Fortunately, the iPhone has many more restrictions. It does not allow you to email the 2MP picture directly, but automatically resizes them to 640x480. It removes all EXIF data from the image and in the process loses the GPS information.
But many photoblog applications take pictures directly, circumventing this restriction.
In the process of simplifying applications and user interfaces, companies often make it harder to protect privacy.
The Major Security Leak
Most security systems have a serious flaw; the human operator. Online photo publishing websites like Flickr, Smugmug and Panoramio let you turn off Geo information for your pictures, but many Flickr users may not even be aware of it.
As we start to geo-tag all our pictures, we become insensitive to the fact. When a friend takes a photograph at our party, he may not even be aware that he is revealing the location of our house. And even if we do not personally endeavor in such foolishness, we may not feel comfortable policing our friends during parties or collect their cell phones together with their car keys.
What about people we photograph in the streets? I enjoy street photography, but I make sure that the precise location and precise time are not always clear. Would such a photograph hold up in court?
When the government plans to install a new surveillance system, everyone is up in shambles over it, vigorously discussing privacy laws. I think the surveillance fetishists in our governments can stop worrying. Soon we will do all the work for them. Their computers just need to pull the data from online resources like Flickr to get coverage superior to even Orwell's worst nightmares.
I am sure the problem is not as severe (yet) as it may sound, but accidents do happen.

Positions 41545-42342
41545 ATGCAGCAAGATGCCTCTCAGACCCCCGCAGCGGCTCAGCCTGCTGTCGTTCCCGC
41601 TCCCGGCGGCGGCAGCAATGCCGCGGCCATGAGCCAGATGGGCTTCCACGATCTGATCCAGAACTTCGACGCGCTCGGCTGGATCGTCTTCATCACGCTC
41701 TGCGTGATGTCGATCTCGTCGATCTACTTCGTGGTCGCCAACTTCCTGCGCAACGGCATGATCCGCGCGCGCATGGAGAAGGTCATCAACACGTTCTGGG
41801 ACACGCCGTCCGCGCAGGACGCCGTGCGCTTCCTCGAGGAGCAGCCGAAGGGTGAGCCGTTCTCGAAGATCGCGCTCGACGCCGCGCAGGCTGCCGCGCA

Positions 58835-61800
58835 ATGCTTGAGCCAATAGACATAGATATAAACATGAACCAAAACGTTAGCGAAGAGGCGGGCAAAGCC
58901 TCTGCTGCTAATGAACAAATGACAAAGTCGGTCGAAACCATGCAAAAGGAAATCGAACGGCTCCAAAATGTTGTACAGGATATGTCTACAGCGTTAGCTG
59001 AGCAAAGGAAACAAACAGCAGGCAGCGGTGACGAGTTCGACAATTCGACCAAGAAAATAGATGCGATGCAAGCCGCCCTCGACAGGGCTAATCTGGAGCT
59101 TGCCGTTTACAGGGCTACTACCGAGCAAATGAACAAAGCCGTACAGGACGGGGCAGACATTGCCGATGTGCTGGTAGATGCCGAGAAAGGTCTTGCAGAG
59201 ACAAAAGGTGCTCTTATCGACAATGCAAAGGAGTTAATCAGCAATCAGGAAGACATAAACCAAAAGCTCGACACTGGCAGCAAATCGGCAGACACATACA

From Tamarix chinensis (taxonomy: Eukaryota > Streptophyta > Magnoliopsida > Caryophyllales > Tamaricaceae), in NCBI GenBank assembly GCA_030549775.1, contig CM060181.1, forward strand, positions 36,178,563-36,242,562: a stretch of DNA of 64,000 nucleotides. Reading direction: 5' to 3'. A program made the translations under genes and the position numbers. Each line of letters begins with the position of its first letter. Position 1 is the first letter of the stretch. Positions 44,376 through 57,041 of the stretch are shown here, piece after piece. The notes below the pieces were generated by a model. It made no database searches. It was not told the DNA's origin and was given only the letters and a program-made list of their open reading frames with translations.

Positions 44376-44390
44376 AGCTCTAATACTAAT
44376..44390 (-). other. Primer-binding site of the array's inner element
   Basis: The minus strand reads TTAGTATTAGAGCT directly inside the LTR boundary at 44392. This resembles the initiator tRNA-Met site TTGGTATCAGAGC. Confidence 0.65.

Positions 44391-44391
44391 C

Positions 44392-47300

What if the researcher who discovered the new tribe in the rainforests of Brazil had accidentally published geographical data with his images? Would the tribe still be there or would they now offer plane rides over the latest tourist spectacle?
Although the likelihood of individual accidents is low, it compounds with every new user and the implications are potentially devastating to individuals.When a child predator finds victims online, everyone cries out for more regulation and wonders how this could happen, but in reality we all play an active role in preventing such issues from happening. The photograph on the left is a rather harmless example I found on Flickr.
Tip: I have GEO data attached to most of my recent images in case you would like to find out where I stood when I took an image. In some cases, I removed it or it was removed during processing (HDR).
What can you do
Raising awareness is the first step. When you are in public, you do not have much right to privacy, but when you are at home, you can demand that people turn off their GPS receivers.
You can use free software to inspect the exif data of your pictures before you upload them anywhere and you could delay your blogging (or randomize it).
Reality turns out worse than paranoia. Do not be the one caught unprepared.
Click the buttons below to spread the word. Tell people how to be safe!